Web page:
Saturday, February 13, 2010

Government, part I

In the course of our public discourse on government and the economy, I have been increasingly struck by what seems to be the universally accepted view on the relationship between these two.  I’m struck by this accepted relationship because it seems to me to be completely wrong.

Whenever I read of anyone writing about the economy, it always comes across that the author views the economy as this perhaps ideal market (if he is a conservative) or otherwise a market troubled by failures of one sort or another (if he is a liberal) and that government is this outside agency that in various ways reaches down to the otherwise isolated market and “interferes” with it.  The conservative sees this interference as always damaging to the welfare of the world, and the liberal see it as necessary to fix failures in the market.

I think both are nonsense.  The government is no more some outside agency that reaches in to interfere with the economy than the sun is some kind of outside agency that reaches in to interfere with the environment.  The sun is part of the environment , the government is part of the market. 

Consider as an example: The goods we produce and the labor we provide are more valuable when there are people available to transport those goods to distant places where they can be traded more broadly and can command other goods not found nearby.  Those of us who produce the goods here pay to those who transport them a portion of the resultant increase in value.  This is trade, this is commerce and it is the basic operation of a market.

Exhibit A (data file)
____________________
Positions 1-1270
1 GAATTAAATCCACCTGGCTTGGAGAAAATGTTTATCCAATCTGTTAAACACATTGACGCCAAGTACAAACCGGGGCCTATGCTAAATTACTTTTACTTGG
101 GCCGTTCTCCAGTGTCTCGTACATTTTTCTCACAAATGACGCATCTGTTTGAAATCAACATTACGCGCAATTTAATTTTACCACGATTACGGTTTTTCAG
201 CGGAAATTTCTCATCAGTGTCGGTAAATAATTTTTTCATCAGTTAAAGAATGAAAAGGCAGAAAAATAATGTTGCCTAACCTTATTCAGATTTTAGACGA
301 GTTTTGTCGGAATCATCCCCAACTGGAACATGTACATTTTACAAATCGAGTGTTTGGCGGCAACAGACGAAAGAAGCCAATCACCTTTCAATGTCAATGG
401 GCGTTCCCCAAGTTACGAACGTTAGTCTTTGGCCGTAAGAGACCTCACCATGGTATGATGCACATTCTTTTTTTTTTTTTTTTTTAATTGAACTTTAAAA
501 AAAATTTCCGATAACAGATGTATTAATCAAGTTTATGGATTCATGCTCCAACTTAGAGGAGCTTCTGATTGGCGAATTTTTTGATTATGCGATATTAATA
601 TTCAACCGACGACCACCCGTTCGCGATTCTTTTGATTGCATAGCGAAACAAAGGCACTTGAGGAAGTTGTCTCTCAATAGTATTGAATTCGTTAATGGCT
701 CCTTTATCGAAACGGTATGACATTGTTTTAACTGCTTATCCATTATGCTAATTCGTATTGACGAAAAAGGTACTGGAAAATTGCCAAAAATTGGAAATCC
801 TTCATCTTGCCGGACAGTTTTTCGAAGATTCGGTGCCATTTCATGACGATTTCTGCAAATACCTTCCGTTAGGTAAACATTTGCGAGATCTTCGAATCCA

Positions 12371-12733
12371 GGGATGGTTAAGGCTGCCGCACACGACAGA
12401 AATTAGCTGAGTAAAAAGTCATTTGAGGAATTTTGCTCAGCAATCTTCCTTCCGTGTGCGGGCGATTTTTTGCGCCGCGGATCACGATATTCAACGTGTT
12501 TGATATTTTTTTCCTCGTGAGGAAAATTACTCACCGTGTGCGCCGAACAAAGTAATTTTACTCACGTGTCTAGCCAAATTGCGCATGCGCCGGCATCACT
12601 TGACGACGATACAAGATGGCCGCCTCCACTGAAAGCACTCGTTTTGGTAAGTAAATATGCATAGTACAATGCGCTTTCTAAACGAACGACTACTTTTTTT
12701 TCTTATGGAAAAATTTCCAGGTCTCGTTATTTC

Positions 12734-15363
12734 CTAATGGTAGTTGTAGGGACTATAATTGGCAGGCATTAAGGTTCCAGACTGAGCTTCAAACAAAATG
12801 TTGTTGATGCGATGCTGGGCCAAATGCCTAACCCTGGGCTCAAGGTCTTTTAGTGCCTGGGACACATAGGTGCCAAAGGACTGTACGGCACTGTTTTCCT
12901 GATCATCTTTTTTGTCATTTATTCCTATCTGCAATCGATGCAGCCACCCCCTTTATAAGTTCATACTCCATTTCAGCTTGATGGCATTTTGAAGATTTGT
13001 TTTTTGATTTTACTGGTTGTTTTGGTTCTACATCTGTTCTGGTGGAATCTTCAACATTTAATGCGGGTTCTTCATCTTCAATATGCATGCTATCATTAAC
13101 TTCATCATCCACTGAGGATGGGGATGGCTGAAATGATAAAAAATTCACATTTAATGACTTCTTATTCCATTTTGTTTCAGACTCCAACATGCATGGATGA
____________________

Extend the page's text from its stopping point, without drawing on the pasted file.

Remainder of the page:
In much the same way, our goods and labor are more valuable in a region of general peace and security than they would be where security is absent.  Like the porters in the previous paragraph, the government provides that security, and therefore for exactly the same reasons as any other actor in the market, it charges upon the beneficiaries of the service a portion of that increase in value.  This charge, particularly for security (which is certainly the primary, but not the only service provided by government) goes by the name of taxes, and can certainly be imposed in a manner that is either just or unjust, fair or unfair, but is, in principal, no different from any other charge imposed by any other actor.

The government then, in my view, is just another actor in the economy, in the market, providing services, charging for those services and spending the revenue on being able to continue those services and/or providing benefits to the nation as a whole (its owner’s and operator’s).  One might note that I list the government as providing services only, not goods and/or services as other actors do.  It is the case that government provides only services, not goods, however, that is a superficial difference.  Other actors are in the same situation and the role of goods is substantially the same as services in the market.

Government does have some unique characteristics, but they are few.  The most significant and substantive way in which government is a unique actor will have a powerful impact on how the government should be organized, but does not have any significance for government’s role in the economy.  Government is granted the unique power to declare certain acts to be criminal and to therefore impose enormous additional costs (fines, imprisonment, death) upon those who engage in them.  People recognize that this is necessary is we are to have a peaceful and secure society.  No other entity is allowed to do this. Related to this unique power is the requirement that government be a monopoly.  If each citizen is free to choose his own government, and therefore the laws he must obey and the punishments for transgression, then we have no government at all.  That is the perfect definition of anarchy.

Beyond this characteristic, government has some unique powers, but all can still be characterized as providing services and charging money for them.  The services it provides may be wise or foolish, and the charges it imposes might be fair or unfair, but the idea that government is “interfering” in the market is generally nonsense. 

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